Posterior Cervical Foraminotomy Procedure


Posterior Cervical Foraminotomy Procedure

Your doctor may recommend a posterior cervical foraminotomy to relieve a herniated neck disc and associated arm pain if non-surgical treatment fails to improve your symptoms. This minimally invasive surgery is performed through a small skin nick in the neck, avoiding disturbance to facet joints and muscles and ligaments. General anesthesia is used, and you remain unconscious during the operation. Prescription pain medication is also given to manage your discomfort through the recovery period.

A Posterior Cervical Foraminotomy Procedure disc can press on spinal nerves in the neck region, causing arm pain, tingling, or weakness. Conditions like degenerative spine disease can cause the discs (cushion pads) between vertebrae to wear out or tear, resulting in herniation. Bone spurs and thickened ligaments can also narrow the neural foramen, compressing the spinal nerves or spinal cord. During the surgical procedure, a portion of the bone and joint covering a spinal nerve is removed along with any fragments of a prolapsed disc.

Navigating Neck Pain: A Comprehensive Guide to the Posterior Cervical Foraminotomy Approach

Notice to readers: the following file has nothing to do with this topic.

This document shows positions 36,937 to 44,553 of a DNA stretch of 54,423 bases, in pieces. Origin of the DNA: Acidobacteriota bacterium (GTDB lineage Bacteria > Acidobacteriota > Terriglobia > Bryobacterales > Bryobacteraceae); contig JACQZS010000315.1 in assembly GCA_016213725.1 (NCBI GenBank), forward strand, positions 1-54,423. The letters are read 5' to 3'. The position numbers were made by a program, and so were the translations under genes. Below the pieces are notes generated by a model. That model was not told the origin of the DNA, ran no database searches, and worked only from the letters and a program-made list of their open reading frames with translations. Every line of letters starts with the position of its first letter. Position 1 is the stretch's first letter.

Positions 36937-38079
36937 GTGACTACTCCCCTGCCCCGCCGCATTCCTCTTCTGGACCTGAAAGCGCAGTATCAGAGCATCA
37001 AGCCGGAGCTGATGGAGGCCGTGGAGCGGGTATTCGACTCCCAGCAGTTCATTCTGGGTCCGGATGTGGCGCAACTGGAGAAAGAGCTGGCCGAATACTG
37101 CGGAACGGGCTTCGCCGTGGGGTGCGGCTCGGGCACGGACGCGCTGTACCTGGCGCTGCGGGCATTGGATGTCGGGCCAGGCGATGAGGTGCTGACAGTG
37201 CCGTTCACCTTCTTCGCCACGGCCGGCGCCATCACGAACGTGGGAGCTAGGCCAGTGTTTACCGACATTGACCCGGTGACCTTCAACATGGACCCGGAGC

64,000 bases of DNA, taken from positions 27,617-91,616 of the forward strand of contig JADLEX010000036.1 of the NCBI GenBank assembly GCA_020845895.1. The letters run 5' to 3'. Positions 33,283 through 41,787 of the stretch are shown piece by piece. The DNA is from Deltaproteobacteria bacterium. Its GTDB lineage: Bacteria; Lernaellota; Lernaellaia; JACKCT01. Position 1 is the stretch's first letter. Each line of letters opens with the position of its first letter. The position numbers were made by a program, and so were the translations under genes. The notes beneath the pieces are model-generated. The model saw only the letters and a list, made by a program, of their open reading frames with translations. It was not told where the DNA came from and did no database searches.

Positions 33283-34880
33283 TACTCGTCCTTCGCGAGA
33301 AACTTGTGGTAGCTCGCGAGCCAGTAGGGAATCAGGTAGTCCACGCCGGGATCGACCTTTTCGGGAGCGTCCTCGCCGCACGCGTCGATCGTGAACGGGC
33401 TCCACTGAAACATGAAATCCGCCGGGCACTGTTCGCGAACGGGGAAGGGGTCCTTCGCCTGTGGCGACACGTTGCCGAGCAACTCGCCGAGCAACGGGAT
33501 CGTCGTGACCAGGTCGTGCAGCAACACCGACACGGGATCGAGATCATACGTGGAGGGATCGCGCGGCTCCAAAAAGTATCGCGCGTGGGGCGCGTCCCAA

After the surgeon marks the operative level with fluoroscopic images, an initial dilator is inserted into the lumbar facet. A tubular retractor is then secured over the dilator to release the deep cervical fascia. A series of larger dilators are inserted, and the foramen is opened up (Fig. 2).

Once the foramen is open, use a nerve hook to gently retract the C6 nerve superiorly and inspect for any disc fragments that might be lodged in it. If necessary, remove foraminal osteophytes with a Kerrison punch until the amount of osseous resection and space available to the nerve are satisfactory (Fig. 9). A Kerrison punch is also used to remove a portion of the cephalad lamina and the medial aspect of the facet joint to expose the herniated C6 nerve root. After removing the nerve root, a micro-pituitary rongeur is used to remove any visible, loose disc fragments. Control bleeding with powdered Gelfoam and bipolar cautery, and close the wound using a standard layered closure.

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